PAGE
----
Consider the fact that when a king did lengthen his train the addition was made to the end of his robe. He didn’t carry forth the legacy of his conquered opponent up high with respect. Instead, he placed it in direct contact with the ground where its history would soon be covered with dirt and the filth of the streets and the sewers.

I won’t be watching today as Mr. Trump slices off a generous hunk of President Obama’s robe, holds it high over his head, and then pins it to the tail of his train.

Remember that whenever leadership focuses only on power, the fibers of the lengthened train are not just some bit of cloth, but the lives and well-being of people. In a divided society — and we live in one today — the transfer of power is often realized in hurtful and even violent ways against at least some of our fellow citizens.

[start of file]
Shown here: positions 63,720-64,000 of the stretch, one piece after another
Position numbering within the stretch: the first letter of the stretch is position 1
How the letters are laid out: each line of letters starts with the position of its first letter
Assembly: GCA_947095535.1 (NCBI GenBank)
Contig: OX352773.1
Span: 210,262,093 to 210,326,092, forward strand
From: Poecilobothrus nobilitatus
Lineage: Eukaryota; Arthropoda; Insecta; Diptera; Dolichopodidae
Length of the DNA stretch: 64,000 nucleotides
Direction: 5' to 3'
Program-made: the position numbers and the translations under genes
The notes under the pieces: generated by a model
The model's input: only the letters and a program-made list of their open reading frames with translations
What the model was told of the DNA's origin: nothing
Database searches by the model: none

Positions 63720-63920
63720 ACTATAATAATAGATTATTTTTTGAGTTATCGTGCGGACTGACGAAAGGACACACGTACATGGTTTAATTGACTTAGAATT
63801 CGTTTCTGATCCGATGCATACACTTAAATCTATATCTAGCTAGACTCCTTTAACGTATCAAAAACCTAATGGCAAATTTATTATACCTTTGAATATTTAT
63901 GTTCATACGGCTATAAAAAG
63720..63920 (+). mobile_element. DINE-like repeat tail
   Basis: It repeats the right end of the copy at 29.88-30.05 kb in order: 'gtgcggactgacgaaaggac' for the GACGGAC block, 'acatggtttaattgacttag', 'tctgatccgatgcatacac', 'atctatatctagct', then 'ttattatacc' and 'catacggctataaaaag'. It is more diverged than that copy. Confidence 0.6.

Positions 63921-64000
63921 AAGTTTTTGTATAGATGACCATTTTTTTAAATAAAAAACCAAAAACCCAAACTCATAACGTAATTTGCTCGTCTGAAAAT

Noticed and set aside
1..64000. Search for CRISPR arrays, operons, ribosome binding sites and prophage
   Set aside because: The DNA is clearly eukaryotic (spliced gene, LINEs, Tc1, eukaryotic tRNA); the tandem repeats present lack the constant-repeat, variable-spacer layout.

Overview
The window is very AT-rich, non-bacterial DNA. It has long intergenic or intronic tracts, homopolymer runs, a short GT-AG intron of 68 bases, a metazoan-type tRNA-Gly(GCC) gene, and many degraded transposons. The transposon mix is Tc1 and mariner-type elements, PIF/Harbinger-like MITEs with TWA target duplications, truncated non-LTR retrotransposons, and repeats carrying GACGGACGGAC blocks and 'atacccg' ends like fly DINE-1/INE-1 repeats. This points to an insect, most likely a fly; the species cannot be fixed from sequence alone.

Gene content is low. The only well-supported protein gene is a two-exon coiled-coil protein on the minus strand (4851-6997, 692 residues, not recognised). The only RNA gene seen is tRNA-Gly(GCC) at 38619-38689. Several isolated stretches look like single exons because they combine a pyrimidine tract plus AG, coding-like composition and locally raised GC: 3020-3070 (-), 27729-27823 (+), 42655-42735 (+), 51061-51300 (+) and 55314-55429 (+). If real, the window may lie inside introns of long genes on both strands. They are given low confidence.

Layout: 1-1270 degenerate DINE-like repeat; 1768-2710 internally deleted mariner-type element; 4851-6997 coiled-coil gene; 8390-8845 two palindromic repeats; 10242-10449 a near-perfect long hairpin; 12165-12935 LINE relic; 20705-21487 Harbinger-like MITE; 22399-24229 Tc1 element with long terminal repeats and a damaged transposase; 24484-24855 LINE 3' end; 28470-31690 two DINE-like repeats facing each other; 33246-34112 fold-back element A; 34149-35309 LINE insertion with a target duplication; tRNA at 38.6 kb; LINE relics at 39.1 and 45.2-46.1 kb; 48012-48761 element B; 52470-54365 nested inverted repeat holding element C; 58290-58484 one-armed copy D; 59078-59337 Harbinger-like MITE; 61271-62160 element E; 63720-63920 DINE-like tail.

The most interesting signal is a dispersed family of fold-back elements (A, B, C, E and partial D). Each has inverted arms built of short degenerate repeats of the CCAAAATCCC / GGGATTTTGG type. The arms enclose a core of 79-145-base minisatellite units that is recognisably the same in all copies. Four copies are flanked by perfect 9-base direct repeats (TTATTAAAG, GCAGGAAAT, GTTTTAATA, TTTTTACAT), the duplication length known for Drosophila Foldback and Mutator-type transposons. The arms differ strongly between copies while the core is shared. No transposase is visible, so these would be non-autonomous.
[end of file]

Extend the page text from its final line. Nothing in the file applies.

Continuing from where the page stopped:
In the coming days, if I witness Mr. Trump easing graciously into the power of his office, a power that can be benevolent and beneficial, I will be most grateful. I believe that he can do that. After all, at this stage of the process, he no longer needs the antics of his campaign to grasp and faithfully execute matters of the public trust within his understanding of his charge from those who elected him. It is my prayer that he will do that with dignity and grace . . . and a reverent respect for the power he holds and for all people.

 

The Sum of Our Experience: Math Cannot Explain the Results